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Agon (ballet)

Agon is a neoclassical ballet for twelve dancers, with music by Igor Stravinsky and choreography by George Balanchine. Stravinsky was interrupted the next year; the music was first performed on June 17, 1957, in Los Angeles conducted by Robert Craft, while the first stage performance was given by the New York City Ballet on December 1, 1957, at the City Center of Music and Drama, New York. The composition's long gestation period covers an interesting juncture in Stravinsky's composing career, in which he moved from a diatonic musical idiom to one based on twelve-tone technique; the ballet has no story, but consists of a series of dance movements in which various groups of dancers interact in pairs, quartets, etc. A number of the movements are based on 17th-century French court dances – saraband and bransle, it was danced as part of City Ballet's 1982 Stravinsky Centennial Celebration. Stravinsky laid out the ballet in a duodecimal form, with four large sections each consisting of three dances.

A Prelude and two Interludes occur between the large sections, but this does not fundamentally affect the twelve-part design because their function is caesural and compensatory: I. Pas-de-quatre Double pas-de-quatre Triple pas-de-quatre Prelude II. Sarabande-step Gaillarde Coda Interlude III. Bransle simple Bransle gay Bransle double Interlude IV. Pas-de-deux Four Duos Four Trios Agon is scored for a large orchestra consisting of piccolo, 3 flutes, 2 oboes, English horn, 2 clarinets, bass clarinet, 2 bassoons, contrabassoon, 4 horns, 4 trumpets, 3 trombones, piano, timpani, tom-tom, xylophone and strings. At no point does the entire orchestra play a tutti; each section is scored for a different combination of instruments. This was not the first composition in which Stravinsky employed serial techniques, but it was the first in which he used a twelve-tone row, introduced in the second coda, at bar 185. Earlier in the work, Stravinsky had employed a seventeen-tone row, in bars 104–107, evidence from the sketches suggests a close relationship between these two rows.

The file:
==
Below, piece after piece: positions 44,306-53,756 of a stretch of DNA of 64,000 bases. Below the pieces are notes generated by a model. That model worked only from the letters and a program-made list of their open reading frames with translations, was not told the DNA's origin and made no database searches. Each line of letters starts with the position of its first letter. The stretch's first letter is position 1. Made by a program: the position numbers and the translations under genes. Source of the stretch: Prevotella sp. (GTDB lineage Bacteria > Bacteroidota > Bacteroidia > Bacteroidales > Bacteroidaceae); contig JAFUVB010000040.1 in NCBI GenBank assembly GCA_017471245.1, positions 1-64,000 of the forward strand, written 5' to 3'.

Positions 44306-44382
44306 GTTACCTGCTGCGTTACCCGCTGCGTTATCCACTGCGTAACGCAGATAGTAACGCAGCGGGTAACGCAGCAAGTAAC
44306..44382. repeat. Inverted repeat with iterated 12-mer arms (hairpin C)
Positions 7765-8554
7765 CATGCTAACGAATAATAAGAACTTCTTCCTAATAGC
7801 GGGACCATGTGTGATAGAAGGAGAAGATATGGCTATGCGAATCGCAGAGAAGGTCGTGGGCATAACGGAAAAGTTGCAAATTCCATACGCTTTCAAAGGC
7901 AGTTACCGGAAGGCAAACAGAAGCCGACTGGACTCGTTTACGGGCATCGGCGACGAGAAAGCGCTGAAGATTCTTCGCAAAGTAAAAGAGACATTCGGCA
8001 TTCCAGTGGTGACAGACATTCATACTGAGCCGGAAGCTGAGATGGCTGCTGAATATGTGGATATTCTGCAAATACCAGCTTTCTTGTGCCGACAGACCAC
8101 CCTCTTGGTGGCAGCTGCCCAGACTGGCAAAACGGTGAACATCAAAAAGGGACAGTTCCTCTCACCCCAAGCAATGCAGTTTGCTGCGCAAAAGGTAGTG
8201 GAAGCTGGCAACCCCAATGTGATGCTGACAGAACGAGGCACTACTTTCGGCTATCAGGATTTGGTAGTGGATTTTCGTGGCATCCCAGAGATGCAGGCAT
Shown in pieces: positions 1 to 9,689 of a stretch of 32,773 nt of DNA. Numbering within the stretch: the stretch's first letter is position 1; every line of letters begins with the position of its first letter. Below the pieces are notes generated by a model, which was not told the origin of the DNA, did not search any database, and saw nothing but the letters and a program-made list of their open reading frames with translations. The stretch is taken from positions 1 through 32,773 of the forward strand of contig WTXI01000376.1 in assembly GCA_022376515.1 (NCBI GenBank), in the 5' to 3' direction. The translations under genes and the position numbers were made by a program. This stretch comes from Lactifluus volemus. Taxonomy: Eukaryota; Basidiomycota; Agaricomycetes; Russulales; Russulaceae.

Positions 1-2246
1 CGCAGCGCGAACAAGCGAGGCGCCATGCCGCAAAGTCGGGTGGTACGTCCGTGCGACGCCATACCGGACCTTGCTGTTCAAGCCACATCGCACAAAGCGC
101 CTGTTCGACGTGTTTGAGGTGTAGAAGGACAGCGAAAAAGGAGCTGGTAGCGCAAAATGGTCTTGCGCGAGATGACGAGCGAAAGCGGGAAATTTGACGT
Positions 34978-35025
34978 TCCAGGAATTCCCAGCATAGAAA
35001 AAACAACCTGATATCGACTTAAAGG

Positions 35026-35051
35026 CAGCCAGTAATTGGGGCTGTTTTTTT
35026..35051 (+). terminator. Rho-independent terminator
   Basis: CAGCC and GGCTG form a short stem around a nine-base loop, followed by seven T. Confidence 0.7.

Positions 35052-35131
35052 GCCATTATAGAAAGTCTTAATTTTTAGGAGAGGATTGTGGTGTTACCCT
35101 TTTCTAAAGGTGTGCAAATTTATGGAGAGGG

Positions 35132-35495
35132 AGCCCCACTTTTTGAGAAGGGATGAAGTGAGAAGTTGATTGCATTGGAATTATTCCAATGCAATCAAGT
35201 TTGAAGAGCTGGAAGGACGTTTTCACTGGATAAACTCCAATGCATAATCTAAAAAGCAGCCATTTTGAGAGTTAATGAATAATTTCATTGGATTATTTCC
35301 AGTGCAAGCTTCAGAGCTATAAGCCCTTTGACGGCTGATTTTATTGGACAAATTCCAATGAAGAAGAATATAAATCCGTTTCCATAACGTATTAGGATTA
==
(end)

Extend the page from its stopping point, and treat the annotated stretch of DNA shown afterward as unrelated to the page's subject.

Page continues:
The Bransle Double is based on a different twelve-tone series, the hexachords of which are treated independently. Those hexachords first appear separately in the Bransle Simple and Bransle Gay, are combined to form a twelve-tone row in the Bransle Double; these three dances together constitute the second pas-de-trois. Todd Bolender Barbara Milberg Barbara Walczak Roy Tobias Jonathan Watts Melissa Hayden Diana Adams Arthur Mitchell t.b.a. T.b.a. Wendy Whelan Rebecca Krohn Ashley Laracey Teresa Reichlen Sébastien Marcovici Sean Suozzi Amar Ramasar Adrian Danchig-Waring Maria Kowroski Rebecca Krohn Ashley Laracey Teresa Reichlen Sébastien Marcovici Sean Suozzi Amar Ramasar Adrian Danchig-Waring t.b.a. T.b.a. T.b.a. When Agon was performed in Italy in 1965, Stravinsky was pleased with the performance of mandolinist Giuseppe Anedda: Ma, a consacrare il maestro Anedda come il più grande mandolinista del mondo fu a Roma nell’Aprile del 1965 con l’Orchestra Sinfonica della Rai in occasione del nuovo balletto di Igor Stravinskj.